DGS announces five priority groups for monkeypox vaccinations

DGS announces five priority groups for monkeypox vaccinations

“Monkeypox returns after 10-day holiday”

Following commentary over social media that monkeypox seemed to have taken a holiday, it is back in the headlines again today with the DGS health authority defining five priority groups for vaccination.

They are: 

  • men who have sex with men (including men with serious immunosuppression) 
  • women and transgender people on preventive treatment against the human immunodeficiency virus (PrEP for HIV) and diagnosed with at least one sexually transmitted infection (STI) in the last 12 months
  • people ‘living with HIV’
  • transgender sex workers 
  • healthcare workers with a high risk of exposure to the virus.

The DGS announcement comes as it has to be remembered that monkeypox does not appear to be, certainly in this country, a disease carrying serious consequences.

There have been no deaths from monkeypox, and very few hospitalisations.

But the branding of this virus has been such that vaccines have been quickly purchased.

Talking to Lusa, secretary of State for the Promotion of Health Margarida Tavares has said that the whole process “requires logistics, namely in terms of prescribing the vaccine”. In other words, people cannot pitch up at health centres asking for a jab: they will need to be ‘cleared’ as being someone who fits the five-point criteria.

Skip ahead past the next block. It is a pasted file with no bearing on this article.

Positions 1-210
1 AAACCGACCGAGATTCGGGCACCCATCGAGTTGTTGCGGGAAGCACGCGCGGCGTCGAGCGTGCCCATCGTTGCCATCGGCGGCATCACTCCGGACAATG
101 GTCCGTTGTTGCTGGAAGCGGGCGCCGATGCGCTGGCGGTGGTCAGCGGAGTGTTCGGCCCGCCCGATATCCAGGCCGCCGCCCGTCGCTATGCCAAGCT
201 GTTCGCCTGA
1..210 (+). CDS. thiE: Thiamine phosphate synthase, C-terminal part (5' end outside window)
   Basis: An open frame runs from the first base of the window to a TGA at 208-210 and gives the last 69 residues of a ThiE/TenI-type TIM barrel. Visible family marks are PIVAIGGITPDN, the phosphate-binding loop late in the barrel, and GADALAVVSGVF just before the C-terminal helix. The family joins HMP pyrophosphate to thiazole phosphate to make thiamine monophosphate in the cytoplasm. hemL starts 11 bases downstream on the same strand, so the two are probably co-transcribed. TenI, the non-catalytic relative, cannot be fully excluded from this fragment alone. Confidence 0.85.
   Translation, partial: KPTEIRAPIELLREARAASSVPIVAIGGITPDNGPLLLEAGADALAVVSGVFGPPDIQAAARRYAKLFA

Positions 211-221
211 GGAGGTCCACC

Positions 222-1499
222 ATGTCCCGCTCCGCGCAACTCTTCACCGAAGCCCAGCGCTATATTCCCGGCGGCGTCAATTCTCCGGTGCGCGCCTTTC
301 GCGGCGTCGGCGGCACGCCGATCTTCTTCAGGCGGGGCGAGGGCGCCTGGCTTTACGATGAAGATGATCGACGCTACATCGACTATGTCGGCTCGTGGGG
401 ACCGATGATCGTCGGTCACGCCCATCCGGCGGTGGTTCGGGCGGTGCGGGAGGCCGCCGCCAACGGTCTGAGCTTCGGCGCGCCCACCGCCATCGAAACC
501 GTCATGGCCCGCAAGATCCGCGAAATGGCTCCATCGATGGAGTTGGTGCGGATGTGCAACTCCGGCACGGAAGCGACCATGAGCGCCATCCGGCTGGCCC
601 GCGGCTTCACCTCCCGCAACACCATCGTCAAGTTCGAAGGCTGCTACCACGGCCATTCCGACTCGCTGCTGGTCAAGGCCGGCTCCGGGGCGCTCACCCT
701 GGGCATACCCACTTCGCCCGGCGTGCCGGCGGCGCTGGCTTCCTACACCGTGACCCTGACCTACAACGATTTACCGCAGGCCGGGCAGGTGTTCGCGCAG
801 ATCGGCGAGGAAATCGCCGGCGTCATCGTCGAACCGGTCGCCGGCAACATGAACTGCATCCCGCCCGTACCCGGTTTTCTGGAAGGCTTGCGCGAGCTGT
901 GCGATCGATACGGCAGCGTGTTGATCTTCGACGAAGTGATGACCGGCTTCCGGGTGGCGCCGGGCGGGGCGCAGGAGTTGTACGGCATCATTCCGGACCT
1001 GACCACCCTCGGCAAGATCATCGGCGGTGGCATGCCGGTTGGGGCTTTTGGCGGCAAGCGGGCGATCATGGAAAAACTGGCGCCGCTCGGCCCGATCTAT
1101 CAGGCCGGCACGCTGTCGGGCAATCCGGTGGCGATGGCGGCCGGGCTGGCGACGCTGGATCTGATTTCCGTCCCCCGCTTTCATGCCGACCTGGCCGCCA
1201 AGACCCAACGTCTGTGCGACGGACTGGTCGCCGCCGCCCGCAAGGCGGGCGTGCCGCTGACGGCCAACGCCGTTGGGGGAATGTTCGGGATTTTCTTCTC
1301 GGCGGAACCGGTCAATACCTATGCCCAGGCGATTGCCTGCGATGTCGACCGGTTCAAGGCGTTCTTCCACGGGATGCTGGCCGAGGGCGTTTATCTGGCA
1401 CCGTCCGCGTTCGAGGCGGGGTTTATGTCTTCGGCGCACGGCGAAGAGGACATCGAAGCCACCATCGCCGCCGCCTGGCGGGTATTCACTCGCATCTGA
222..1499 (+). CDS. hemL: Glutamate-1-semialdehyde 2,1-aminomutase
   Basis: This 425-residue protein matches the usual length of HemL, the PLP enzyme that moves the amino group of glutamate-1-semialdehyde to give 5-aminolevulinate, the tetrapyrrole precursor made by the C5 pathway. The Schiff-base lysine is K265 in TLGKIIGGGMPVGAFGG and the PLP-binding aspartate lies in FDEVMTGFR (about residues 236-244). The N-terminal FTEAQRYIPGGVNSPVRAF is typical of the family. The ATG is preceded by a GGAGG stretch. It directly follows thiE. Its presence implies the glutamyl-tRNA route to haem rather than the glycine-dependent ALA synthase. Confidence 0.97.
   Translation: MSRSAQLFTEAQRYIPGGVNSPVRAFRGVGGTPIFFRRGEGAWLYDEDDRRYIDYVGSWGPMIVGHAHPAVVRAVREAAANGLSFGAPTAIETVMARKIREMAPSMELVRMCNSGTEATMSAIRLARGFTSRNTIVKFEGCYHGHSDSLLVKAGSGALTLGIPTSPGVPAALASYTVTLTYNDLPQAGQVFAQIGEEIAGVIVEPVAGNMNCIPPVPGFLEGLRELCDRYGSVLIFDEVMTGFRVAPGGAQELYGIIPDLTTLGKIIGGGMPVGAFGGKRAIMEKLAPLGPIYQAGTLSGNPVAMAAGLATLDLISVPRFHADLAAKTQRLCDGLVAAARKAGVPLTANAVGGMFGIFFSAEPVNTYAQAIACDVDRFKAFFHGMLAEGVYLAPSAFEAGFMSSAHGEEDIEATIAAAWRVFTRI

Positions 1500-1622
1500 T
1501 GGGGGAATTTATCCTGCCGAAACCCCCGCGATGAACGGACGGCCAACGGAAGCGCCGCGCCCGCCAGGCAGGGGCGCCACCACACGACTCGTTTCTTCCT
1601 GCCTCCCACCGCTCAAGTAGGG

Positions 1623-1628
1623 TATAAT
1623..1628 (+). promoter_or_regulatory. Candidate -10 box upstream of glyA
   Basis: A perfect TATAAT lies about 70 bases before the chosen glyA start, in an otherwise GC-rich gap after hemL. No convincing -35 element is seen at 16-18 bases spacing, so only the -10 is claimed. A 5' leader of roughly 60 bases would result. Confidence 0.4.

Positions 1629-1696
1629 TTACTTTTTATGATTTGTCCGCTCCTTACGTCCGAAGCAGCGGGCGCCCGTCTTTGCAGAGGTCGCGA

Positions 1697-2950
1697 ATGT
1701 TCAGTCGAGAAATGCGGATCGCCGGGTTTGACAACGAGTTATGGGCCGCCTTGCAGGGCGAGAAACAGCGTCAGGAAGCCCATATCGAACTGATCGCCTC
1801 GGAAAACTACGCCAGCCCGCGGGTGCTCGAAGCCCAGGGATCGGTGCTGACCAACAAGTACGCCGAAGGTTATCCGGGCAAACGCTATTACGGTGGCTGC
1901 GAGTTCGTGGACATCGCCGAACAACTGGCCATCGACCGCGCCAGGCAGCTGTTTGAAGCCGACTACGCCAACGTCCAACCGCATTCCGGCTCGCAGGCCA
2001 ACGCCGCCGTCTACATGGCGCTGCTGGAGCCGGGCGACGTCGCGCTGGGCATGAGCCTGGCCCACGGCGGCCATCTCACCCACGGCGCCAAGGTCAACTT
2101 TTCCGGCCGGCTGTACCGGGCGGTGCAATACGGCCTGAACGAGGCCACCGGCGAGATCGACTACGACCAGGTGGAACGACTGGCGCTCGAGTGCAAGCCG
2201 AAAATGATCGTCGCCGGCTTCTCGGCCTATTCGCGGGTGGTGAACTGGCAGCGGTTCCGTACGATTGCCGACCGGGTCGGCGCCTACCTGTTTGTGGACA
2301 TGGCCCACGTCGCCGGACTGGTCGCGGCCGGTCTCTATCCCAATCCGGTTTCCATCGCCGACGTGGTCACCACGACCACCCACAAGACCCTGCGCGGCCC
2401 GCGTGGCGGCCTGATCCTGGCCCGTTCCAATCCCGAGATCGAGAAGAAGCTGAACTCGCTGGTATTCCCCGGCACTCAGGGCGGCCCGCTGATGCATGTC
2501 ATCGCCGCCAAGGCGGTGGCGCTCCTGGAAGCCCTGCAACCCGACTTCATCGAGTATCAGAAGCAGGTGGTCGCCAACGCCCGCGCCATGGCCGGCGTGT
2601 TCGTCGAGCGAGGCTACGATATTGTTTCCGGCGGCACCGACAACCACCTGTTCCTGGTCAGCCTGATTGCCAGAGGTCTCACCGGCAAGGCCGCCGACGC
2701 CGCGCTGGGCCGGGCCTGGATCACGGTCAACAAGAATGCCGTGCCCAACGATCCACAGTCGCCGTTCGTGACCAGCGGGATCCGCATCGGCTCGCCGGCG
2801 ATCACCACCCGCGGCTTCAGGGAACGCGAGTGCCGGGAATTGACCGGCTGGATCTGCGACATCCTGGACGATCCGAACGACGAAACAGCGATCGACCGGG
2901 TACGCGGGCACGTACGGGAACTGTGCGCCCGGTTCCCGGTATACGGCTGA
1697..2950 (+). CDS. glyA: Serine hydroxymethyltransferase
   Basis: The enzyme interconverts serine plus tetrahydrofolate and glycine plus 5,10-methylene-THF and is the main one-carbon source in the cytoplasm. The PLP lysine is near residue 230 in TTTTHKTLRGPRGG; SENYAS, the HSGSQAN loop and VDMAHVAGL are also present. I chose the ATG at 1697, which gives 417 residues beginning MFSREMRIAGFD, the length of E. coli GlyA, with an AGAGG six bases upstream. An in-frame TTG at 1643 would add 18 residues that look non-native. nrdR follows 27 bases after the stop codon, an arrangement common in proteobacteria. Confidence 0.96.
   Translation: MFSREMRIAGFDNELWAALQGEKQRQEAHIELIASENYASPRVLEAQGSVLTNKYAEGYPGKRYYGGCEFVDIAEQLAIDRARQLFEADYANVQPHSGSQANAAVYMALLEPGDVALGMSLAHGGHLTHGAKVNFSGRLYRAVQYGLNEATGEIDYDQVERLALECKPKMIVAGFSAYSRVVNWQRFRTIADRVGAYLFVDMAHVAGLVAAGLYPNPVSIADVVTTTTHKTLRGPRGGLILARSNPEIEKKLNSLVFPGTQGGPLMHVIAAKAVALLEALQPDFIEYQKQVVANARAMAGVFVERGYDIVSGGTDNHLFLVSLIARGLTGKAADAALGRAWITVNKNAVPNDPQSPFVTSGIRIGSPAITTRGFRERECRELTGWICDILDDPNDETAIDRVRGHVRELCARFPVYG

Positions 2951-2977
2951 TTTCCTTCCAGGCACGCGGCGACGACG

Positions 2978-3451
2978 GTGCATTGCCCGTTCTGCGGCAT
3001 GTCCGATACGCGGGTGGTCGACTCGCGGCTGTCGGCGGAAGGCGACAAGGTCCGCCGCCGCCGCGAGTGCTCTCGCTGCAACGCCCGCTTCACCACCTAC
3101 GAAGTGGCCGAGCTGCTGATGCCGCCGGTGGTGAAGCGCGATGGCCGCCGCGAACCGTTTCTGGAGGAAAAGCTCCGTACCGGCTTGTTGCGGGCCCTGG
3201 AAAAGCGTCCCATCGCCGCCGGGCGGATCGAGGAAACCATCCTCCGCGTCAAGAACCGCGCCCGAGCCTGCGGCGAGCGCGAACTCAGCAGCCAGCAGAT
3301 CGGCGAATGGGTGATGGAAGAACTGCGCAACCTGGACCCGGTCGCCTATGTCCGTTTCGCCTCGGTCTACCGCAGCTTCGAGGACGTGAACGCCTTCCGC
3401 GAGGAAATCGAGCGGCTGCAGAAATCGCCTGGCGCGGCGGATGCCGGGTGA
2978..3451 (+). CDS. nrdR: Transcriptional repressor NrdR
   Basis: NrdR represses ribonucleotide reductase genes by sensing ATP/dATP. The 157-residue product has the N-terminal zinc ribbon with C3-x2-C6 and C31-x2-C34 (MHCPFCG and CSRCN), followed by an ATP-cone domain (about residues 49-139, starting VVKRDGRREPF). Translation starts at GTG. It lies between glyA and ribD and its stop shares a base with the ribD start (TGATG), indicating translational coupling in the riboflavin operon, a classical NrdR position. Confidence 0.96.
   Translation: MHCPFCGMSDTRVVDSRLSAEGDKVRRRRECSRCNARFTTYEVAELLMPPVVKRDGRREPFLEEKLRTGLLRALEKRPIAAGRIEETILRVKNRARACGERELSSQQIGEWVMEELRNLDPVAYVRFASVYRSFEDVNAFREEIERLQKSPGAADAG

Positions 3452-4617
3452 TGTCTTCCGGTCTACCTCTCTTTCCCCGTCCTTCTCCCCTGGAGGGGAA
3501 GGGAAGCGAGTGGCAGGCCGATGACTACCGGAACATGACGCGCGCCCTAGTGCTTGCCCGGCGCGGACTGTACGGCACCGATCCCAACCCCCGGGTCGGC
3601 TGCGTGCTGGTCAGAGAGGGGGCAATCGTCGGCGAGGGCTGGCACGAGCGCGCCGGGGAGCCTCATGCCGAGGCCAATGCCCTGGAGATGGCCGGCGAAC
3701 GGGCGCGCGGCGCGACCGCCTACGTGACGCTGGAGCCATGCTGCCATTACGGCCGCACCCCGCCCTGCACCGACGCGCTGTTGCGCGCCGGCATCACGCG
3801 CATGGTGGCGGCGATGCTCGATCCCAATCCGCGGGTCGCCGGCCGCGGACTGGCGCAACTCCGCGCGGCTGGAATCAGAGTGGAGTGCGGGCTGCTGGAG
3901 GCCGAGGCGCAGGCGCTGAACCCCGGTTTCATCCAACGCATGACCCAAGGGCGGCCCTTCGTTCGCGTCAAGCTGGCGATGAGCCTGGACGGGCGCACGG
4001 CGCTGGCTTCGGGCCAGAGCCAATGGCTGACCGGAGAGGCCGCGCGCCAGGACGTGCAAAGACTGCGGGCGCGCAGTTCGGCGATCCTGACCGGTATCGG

“In the case of pre-exposure, when a case has been identified, the health authority will identify contacts, contact them and propose vaccination”, she said. 

Elsewhere, people being treated for HIV/ sexually transmitted diseases, etc., will be ‘oriented’ towards vaccination during doctors’ appointments.

As she explained, monkeypox has affected the country in a “very heterogeneous” way.

“Obviously, people living in the Alentejo don’t have the same incidence as people who live in Lisbon”, she said. Thus different health centres will have different approaches to this virus.

Margarida Tavares admitted a “marked decrease” in the number of infections over the last four weeks, but said, “this does not mean that we are confident or that we raise our guard. None of that”.

“There is a decrease, but it may not yet be sufficiently sustained. And we do not want to be hasty“, she added, recalling that Covid-19 also “came in waves”…

Since the first case of monkeypox in Portugal, there have been 908 registered infections, almost all in men; and none resulting in anything like ‘worst case scenarios’.